Your Children Will Watch Porn, Just Face It

The following article you’re about to read was an imterview between  Peggy Orenstein and Sarah Fallon, I just felt like sharing it with you.

VISITORS TO PORNHUB, the largest porn site on the internet, watched about 92 billion sexytime videos last year. Not that there’s anything wrong with that. But I have two young sons; I don’t want them to end up incapable of being aroused by an in-the-flesh human because their first encounter with sex was a clip of a porpoise-pudenda’d MILF getting jackhammered. So I called Peggy Orenstein. The author of Girls & Sex and Cinderella Ate My Daughter is currently working on a book about boys, masculinity, sex, love—and yes, porn. As part of her research, she’s interviewing high school– and college-age males across the country. I needed her counsel.

  • Are all the kids watching it?

The first thing I recognized when I started working on the new book was that the question to ask boys is not whether or if they watch porn. The question is, when was the first time they saw it? The most typical answer I get is 11, sometimes 13, sometimes younger.

  • How do they come across it?

Sometimes they felt they needed to know what people were talking about, or an older boy had said, “Hey, look at this.” Boys will say things to me like “When I was 11, I looked up ‘big boobies.’” With just a couple of clicks, that search can lead them to images or videos they’re not prepared to understand or process. What I always say to parents is, if you’ve never gone on Pornhub to see what is there for free—on the opening page—then you have no idea what we’re talking about.

  • What’s the effect on those boys?
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Research suggests a positive correlation between heterosexual guys who look at porn regularly and those who support same-sex marriage.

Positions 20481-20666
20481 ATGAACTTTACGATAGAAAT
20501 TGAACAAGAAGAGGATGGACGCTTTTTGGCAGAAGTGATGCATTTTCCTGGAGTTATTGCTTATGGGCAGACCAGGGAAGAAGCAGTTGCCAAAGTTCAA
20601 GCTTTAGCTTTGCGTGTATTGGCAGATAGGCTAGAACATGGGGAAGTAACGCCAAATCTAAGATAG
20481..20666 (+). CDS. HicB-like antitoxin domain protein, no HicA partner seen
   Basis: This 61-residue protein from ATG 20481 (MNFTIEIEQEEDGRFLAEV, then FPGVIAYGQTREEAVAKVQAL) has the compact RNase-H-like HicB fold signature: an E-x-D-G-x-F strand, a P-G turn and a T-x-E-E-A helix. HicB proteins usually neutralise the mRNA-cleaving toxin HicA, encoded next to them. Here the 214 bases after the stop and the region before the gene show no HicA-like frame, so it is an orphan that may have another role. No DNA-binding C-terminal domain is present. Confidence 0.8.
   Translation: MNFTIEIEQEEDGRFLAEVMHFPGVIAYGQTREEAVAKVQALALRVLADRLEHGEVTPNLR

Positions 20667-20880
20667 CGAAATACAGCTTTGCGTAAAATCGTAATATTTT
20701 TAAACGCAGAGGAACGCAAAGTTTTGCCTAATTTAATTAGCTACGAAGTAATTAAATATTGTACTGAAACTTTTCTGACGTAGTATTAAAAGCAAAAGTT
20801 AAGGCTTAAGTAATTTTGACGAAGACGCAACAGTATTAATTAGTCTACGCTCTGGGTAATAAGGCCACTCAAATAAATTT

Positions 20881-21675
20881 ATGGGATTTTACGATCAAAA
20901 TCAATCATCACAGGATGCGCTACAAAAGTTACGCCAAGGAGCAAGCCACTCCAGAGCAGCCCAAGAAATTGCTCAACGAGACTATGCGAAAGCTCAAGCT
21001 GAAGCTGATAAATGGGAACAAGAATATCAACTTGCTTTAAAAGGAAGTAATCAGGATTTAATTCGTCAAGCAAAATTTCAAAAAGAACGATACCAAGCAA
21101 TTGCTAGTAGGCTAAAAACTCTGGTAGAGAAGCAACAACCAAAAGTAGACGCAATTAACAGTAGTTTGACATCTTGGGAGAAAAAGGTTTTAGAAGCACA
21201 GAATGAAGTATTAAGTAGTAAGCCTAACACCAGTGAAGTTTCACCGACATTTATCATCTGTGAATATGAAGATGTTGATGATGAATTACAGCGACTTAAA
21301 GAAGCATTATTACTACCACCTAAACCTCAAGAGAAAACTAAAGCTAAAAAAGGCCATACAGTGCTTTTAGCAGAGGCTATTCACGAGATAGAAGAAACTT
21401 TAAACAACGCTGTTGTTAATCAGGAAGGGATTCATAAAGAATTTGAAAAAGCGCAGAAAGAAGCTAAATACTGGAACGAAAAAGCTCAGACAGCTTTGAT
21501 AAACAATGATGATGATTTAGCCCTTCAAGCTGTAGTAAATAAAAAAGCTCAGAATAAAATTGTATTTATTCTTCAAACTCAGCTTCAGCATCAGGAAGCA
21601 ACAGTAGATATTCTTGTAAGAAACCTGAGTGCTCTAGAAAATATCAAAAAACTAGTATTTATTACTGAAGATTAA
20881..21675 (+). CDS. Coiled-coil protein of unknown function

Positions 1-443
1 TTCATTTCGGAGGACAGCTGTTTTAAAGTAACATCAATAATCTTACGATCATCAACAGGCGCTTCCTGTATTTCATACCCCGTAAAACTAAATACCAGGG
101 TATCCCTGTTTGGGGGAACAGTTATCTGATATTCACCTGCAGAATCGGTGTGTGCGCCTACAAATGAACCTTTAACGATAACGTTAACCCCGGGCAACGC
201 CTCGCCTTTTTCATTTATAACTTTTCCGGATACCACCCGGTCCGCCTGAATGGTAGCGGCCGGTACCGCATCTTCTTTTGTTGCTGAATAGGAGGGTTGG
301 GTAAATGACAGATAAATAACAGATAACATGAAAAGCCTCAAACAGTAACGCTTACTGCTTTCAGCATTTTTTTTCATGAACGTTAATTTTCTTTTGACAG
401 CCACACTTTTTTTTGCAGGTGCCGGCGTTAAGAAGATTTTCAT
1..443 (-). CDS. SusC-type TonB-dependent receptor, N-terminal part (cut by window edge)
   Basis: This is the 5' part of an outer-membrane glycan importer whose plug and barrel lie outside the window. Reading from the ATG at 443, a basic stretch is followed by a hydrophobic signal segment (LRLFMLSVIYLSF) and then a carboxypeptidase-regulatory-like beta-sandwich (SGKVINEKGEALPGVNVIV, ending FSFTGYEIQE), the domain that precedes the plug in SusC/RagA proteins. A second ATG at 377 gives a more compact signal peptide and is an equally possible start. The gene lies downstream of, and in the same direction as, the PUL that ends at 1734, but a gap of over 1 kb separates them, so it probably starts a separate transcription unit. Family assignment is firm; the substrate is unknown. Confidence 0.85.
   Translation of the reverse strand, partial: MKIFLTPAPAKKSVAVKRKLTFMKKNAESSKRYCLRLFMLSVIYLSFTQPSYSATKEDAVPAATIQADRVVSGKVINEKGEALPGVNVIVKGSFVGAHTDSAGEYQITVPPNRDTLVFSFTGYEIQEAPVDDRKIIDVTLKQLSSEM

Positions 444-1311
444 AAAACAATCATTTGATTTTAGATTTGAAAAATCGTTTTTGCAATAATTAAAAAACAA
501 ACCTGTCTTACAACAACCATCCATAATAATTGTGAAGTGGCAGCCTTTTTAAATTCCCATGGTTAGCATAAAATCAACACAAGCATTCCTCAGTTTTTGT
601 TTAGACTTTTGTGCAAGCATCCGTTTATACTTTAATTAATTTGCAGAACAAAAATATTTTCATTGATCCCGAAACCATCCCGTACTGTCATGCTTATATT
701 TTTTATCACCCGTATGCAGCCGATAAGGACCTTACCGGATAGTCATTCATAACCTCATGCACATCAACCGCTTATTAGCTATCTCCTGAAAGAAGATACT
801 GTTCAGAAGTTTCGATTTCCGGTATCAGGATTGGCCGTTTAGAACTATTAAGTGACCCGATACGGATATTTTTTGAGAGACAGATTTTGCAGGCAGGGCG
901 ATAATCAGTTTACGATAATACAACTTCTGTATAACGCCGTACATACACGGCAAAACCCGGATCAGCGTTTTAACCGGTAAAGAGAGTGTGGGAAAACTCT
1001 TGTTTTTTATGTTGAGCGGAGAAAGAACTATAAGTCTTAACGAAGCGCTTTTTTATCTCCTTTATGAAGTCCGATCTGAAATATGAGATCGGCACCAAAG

Ah, but they’re also less likely to support affirmative action for women. And among young men, exposure to porn has been correlated with seeing sex as purely physical, regarding girls as playthings, and measuring their masculinity and their self-worth by their ability to score with hot women.

And one study suggests that female porn viewers are less likely than other women to intervene if they see another woman being threatened or assaulted.

See, this is why I want to craft a porn ecosystem that allows nothing but positive, friendly porn between ­realistic-looking people. Nothing with dogs or sex machines. All consensual and preferably partially clothed. And make it so my kids’ phones and computers can go there and no other porn sites.

There’s something weird about curating your sons’ porn.

Fair enough.

undermine that?

I could just keep them off the internet entirely or set the parental controls to supermax levels of security.

I just got a text from a friend who said her children managed to end-run around Moment, an app that tracks how much you use your phone and how much time you’re spending on which apps. It’s an ongoing cat-and-mouse game: Websites and social media are trying to get your kid to stay on, and you’re trying to get your kid to stay off.